The canvas we used for our initial run of knapsacks was from three bolts of 1959 dated "Pure Flax" grey linen canvas which were rescued from the rubbish at St. Peter's School in York. The canvas is 24" wide. Interestingly, the knapsack body pieces and the pocket flap pieces fit exactly across the width of the fabric, with no wastage. For the shoulder, chest, and closing straps we use a thick, cream colored buff leather. The buckles are hand forged iron. The blanket tie straps are cut from 4oz. tanned leather. The outer surface of the knapsack is partially covered by white goatskin. The part of the knapsack which rests against the soldier's back is left plain canvas.
The main body of the knapsack is a single panel of canvas 19" by 60". On the pattern you will see lines 1/2" from each edge. They represent where the canvas is folded to the inside. The two short ends of the body panel will be folded twice, 1/4" and then again 1/4" in order to make a finished edge which will end up as the top edge of the pockets. Stitch it with a running stitch of around 6 stitches per inch. We use heavy cotton button and carpet thread in a moss brown color. A heavy linen thread would be ideal, but be sure that it has a smooth enough finish to permit it to be drawn through the many layers of canvas. Fold the long sides to the inside 1/2". This edge ends up on the inside and does not need to be folded twice.
Prepare the pocket flaps by finishing three of the four sides. If you look at the pattern, you will see that the top edge of the pocket flap should have a selvedge edge. If you can lay your fabric out so that the pocket flap uses the selvedge edge, remember to line up the selvedge on the fold line. You only make a fold on this edge if you cannot use the selvedge. Fold the edges in 1/4" and then again 1/4" in order to make a finished edge. Leave the bottom edge unfinished - that edge will be sewn under the edge of the center pocket. Mark and work the two buttonholes. Set aside the pocket flaps for now. Slash the slit in the center pocket. Fold the edges back and stitch them in place with your by now all too familiar running stitch. Bar tack the ends. Fold the four edges of the center pocket to the inside. Place the center pocket on the knapsack body, wrong sides together. Line up the centerline of the pocket with the centerline of the knapsack body at the arrowhead mark on the pattern. Stitch the center pocket to the knapsack body along one edge. Note where the shoulder strap reinforce is on the pattern. Center the pocket flap on the side opposite the shoulder strap reinforce onto the knapsack body, lining it up so that 1/2" of it will be caught under the center pocket as you stitch the center pocket to the knapsack body. Continue to stitch the center pocket to the knapsack body, stitching the pocket flap in as you go. Reinforce the pocket flap with a small bar tack where the side tucks under the pocket flap. Once you have finished with the first center pocket/pocket flap seam, stitch the other edge to the knapsack. Leave the remaining side of the center pocket open for now.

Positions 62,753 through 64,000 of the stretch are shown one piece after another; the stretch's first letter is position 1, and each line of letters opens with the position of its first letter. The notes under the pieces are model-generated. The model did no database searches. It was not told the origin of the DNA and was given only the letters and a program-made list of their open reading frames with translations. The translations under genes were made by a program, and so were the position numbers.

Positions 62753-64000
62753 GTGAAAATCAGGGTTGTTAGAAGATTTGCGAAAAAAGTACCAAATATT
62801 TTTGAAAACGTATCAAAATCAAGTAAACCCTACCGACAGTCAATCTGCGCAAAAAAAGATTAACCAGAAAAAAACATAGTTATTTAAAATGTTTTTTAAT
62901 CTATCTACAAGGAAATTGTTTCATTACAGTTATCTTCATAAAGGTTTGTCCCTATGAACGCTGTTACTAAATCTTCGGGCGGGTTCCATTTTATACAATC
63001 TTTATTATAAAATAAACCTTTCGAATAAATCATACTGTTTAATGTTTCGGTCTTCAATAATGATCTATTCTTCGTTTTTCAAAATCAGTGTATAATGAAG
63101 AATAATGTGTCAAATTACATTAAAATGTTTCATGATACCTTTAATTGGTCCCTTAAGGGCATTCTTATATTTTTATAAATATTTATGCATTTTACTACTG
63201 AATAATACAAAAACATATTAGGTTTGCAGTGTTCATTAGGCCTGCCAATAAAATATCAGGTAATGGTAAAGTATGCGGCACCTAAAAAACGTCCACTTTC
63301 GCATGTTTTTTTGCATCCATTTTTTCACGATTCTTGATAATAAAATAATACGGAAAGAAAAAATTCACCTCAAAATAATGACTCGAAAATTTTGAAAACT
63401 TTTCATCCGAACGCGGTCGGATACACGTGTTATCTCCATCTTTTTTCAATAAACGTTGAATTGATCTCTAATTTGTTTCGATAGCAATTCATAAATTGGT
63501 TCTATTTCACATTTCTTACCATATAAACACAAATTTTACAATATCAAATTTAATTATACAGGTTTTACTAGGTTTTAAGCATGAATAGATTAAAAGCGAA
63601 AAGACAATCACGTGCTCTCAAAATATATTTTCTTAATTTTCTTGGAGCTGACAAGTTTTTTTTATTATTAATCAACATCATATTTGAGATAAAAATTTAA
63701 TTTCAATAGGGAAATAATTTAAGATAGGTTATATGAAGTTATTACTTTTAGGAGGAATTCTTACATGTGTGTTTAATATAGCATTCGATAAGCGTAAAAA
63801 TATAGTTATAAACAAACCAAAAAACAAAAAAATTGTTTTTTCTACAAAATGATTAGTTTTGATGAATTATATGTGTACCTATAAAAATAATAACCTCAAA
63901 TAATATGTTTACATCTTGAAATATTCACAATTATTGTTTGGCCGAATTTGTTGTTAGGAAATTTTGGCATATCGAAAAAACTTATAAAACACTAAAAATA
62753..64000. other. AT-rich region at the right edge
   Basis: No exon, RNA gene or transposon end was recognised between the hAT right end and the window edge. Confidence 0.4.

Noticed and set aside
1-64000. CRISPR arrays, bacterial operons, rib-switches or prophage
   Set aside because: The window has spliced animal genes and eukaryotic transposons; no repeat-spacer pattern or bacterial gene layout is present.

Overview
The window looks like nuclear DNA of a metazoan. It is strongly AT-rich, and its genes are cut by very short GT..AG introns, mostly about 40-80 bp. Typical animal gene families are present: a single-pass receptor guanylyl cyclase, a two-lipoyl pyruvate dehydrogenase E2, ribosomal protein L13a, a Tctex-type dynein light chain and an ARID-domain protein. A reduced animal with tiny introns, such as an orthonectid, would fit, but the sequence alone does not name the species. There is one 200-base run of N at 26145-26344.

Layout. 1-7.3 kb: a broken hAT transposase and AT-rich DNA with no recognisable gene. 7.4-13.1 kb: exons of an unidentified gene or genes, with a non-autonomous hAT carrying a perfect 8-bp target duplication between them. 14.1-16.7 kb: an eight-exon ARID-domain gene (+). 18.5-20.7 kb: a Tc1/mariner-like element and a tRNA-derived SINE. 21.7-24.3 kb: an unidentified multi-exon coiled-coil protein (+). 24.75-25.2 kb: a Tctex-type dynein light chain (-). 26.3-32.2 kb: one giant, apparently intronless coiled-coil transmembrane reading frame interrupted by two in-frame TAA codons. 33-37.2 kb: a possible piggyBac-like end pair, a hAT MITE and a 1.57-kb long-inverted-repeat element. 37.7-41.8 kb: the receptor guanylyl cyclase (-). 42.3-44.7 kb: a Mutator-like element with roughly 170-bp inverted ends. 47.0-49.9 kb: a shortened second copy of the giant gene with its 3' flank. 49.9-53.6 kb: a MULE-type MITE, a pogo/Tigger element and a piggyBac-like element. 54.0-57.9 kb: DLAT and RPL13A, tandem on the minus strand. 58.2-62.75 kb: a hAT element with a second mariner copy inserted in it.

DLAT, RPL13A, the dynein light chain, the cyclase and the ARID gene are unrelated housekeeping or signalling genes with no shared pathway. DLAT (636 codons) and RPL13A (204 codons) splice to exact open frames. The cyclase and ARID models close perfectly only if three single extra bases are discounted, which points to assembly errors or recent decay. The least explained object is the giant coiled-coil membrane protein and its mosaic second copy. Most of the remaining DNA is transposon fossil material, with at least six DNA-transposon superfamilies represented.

To make the two flat pockets, fold the ends of the knapsack body to the inside on the fold lines marked on the pattern. Bar tack the top corners of each pocket. Sew the edges using a running stitch. If you are feeling energetic, you can stitch in the blanket tie straps as you go. You should oil them before you sew them in. It will be easier now than later, and it will help prolong their life.